2014 might well have been a watershed year in terms of the amount of re-releases coming our way, but now, as we are about to hit the second half of 2015, interesting stuff is beginning to happen in house and techno’s own little heritage industry. At long last we’re beginning to get some genuinely interesting material stuck out on wax and digi, and one of the biggest news stories of the last week wasn’t Resident Advisor’s slightly weird item about what shirts Dixon has been photographed wearing (an RA attempt to cream off some of Mixmag’s cheese?), nor was it the, errr, fanfare for Zac Efron’s new movie about EDM and hippy techno-bollocks gibberish. The big news item as far as the peanut gallery goes this week was that Dekmantel will soon be re-releasing Fatima Yamaha’s What’s A Girl To Do?, the ten-year old tune by Bas Bron which is apparently changing hands for over £100 on Discogs.
Whether or not it’s entirely healthy that this sort of thing should be exciting people far more than stories about brand new records, I can’t say. What I can say is that here is volume two in my irregular series of micro reviews. As last time there is no other criteria except for the fact that I like these a lot and I think you should too.
IBM – Kill Bill (Interdimensional Transmissions)
Jamal Moss has been chewing my brain open all week long with his phenomenally demented The Faces Of Drums record with Steve Poindexter so it’s little surprise that this re-release has been battering its way into my conciousness too. Best known for his work as Hieroglyphic Being, his other guise, IBM, is even more unhinged and raw. Kill Bill itself is almost indescribable. Part freaky house work out, part cosmic death march that comes across like Ennio Morricone doing messed up acid this is dark side experimentalism of the highest order. Backed with an edit of Black Sunday, which hails from a similar part of the psyche as Kill Bill, and the rattling, broken machine bark of Manicheanism, this is a starving pitbull of a record let loose amongst the scene’s fat house pigeons. Buy it now or don’t come crying to me when you have to wait another decade for a re-release.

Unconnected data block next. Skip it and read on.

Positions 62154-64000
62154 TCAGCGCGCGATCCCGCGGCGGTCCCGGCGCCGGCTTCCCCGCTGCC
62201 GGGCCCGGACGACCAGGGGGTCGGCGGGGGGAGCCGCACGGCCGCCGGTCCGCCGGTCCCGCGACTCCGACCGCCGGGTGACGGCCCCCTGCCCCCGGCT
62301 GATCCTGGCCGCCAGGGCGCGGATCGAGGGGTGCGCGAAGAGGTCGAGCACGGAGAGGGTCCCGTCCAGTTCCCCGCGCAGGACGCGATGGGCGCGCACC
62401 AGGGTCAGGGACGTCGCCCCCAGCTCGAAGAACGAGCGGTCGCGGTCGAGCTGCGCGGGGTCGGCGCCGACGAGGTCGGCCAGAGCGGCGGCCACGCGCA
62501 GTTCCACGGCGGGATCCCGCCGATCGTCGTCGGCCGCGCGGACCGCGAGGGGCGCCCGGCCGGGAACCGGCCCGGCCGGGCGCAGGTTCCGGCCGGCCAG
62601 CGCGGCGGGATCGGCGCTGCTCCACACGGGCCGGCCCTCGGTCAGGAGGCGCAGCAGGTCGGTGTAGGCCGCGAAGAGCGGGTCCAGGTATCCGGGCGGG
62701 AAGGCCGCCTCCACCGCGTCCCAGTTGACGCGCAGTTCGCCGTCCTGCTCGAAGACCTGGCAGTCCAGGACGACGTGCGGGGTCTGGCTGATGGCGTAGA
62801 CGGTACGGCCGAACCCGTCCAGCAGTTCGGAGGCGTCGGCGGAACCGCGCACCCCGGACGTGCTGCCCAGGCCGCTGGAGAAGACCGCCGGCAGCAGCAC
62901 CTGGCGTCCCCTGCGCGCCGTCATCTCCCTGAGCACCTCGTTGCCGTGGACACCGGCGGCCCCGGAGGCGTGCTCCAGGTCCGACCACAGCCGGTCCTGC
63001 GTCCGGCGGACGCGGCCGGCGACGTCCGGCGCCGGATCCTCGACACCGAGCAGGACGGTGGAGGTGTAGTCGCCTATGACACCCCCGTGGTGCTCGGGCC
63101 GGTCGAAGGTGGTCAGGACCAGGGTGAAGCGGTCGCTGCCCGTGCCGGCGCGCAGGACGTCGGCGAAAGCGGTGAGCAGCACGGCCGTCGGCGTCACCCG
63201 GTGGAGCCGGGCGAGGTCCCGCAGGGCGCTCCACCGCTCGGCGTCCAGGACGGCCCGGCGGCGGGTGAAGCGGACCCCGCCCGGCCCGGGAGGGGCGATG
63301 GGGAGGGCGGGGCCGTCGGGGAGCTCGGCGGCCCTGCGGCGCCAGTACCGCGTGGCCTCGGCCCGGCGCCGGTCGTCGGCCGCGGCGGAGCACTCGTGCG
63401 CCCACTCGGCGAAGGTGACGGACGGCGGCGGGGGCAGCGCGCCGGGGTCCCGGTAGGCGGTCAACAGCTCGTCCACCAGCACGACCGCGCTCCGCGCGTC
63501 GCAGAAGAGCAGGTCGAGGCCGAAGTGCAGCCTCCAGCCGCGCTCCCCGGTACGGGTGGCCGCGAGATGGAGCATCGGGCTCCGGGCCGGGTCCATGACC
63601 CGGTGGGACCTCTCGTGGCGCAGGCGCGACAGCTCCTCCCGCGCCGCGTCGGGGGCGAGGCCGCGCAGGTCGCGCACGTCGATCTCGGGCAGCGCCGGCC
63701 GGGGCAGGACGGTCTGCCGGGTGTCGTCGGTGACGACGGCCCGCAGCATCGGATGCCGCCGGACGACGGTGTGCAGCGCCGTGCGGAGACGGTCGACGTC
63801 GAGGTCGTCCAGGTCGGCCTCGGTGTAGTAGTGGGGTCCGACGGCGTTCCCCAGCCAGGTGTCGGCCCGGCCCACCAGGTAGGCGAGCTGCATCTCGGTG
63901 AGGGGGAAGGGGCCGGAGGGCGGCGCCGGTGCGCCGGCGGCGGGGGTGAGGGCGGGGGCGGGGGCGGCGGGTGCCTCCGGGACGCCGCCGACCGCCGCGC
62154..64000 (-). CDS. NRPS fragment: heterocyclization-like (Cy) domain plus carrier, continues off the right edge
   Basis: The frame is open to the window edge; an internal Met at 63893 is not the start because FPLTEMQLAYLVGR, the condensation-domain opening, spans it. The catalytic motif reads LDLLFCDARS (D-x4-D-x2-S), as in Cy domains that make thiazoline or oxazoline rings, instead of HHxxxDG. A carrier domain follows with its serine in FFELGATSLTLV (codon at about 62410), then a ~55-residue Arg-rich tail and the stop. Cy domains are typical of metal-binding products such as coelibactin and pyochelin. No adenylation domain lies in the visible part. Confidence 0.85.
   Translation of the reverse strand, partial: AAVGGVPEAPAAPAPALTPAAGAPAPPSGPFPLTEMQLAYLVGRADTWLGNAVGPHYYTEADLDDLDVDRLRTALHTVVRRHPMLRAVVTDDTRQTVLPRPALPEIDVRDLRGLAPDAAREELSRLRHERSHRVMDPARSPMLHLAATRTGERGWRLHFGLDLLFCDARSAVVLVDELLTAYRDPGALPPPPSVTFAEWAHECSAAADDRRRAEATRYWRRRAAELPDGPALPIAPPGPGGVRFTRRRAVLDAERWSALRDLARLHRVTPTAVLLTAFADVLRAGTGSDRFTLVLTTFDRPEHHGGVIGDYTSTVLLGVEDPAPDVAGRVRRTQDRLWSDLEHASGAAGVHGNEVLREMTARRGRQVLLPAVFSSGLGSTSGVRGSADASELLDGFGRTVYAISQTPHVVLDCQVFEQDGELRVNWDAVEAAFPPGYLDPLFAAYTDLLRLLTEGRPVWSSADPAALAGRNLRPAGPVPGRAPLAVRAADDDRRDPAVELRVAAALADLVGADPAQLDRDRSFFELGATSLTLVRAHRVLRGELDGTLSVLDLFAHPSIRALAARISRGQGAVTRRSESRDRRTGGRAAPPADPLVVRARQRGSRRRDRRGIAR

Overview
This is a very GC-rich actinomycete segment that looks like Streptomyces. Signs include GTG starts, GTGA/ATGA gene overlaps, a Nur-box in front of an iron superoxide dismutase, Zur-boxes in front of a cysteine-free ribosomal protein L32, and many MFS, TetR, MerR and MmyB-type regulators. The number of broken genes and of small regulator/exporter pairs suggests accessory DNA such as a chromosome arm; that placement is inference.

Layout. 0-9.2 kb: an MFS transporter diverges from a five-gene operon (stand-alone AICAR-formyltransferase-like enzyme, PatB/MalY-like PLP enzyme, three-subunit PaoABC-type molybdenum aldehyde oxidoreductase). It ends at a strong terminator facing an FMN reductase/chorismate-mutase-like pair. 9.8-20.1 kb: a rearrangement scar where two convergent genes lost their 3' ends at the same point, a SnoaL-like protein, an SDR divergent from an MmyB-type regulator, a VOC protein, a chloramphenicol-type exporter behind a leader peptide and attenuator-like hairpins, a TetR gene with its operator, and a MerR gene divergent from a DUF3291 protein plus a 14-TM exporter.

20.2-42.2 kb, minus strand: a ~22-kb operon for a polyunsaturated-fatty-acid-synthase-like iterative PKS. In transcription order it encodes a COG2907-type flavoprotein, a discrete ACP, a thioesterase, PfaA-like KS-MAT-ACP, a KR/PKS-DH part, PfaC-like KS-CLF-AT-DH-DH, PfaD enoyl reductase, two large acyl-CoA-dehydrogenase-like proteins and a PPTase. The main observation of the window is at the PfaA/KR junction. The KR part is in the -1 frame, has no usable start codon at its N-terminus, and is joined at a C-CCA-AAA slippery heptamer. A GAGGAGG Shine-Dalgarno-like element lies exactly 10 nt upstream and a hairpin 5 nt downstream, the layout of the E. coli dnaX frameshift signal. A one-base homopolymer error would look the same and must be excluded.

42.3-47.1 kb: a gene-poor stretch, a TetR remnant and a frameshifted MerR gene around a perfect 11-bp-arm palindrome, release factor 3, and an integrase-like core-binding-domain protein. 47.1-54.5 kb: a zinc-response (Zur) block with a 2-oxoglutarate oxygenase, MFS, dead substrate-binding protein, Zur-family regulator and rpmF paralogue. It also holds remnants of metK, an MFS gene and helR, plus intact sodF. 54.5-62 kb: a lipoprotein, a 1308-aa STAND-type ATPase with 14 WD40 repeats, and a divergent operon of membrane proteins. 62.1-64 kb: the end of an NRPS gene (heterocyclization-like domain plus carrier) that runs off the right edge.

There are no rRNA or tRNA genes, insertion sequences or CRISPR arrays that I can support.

Boyd Jarvis – Stomp (Echovolt)
Kudos to Echovolt for getting this release together. Apparently taken from the original tapes that had been lying around in New York for 30 years, this is one of those re-releases that transcends music and enters proper historical document territory. Apparently the original instrumental version for Jarvis and Tommy Regisford’s The Music Got Me, which first hit in 1983, Stomp is one of the missing links between house and disco. Deep, soulful and epic, it still sounds absolutely vital today. Backed with the loose disco shuffle of In The Jungle and the wriggly grooves of Piano Track, this is music that takes it time to do what it’s got to do, and melts your heart and mind while it does it.
Gesloten Cirkel – Gesloten Cirkel (Murder Capital)
Decades younger than the Jarvis one above, having been released for the first time in 2009, this début by the anonymous Russian producer is still a welcome little belter of a record to get on wax if you missed it that first time. Perhaps not as brilliant as last year’s album, it’s nevertheless a potent release which is wonderfully strong in the old techno ethos of ‘If at first you can’t quite get your point across with technical ability, hit it all with funk and see what happens’. Every tune brings something fresh to the table, but for me the stand out cut is Swedish Woman, a sweep of orchestral electroid drama that moves itself along with the stately shuffle of its bruised riff and melodic spikes that sound as if they were stolen from the soundtrack to some brutal and forgotten 1970’s Euro-cop show. My top choice if you are the getaway driver for a bank heist in Munich and need something special to get you fired up.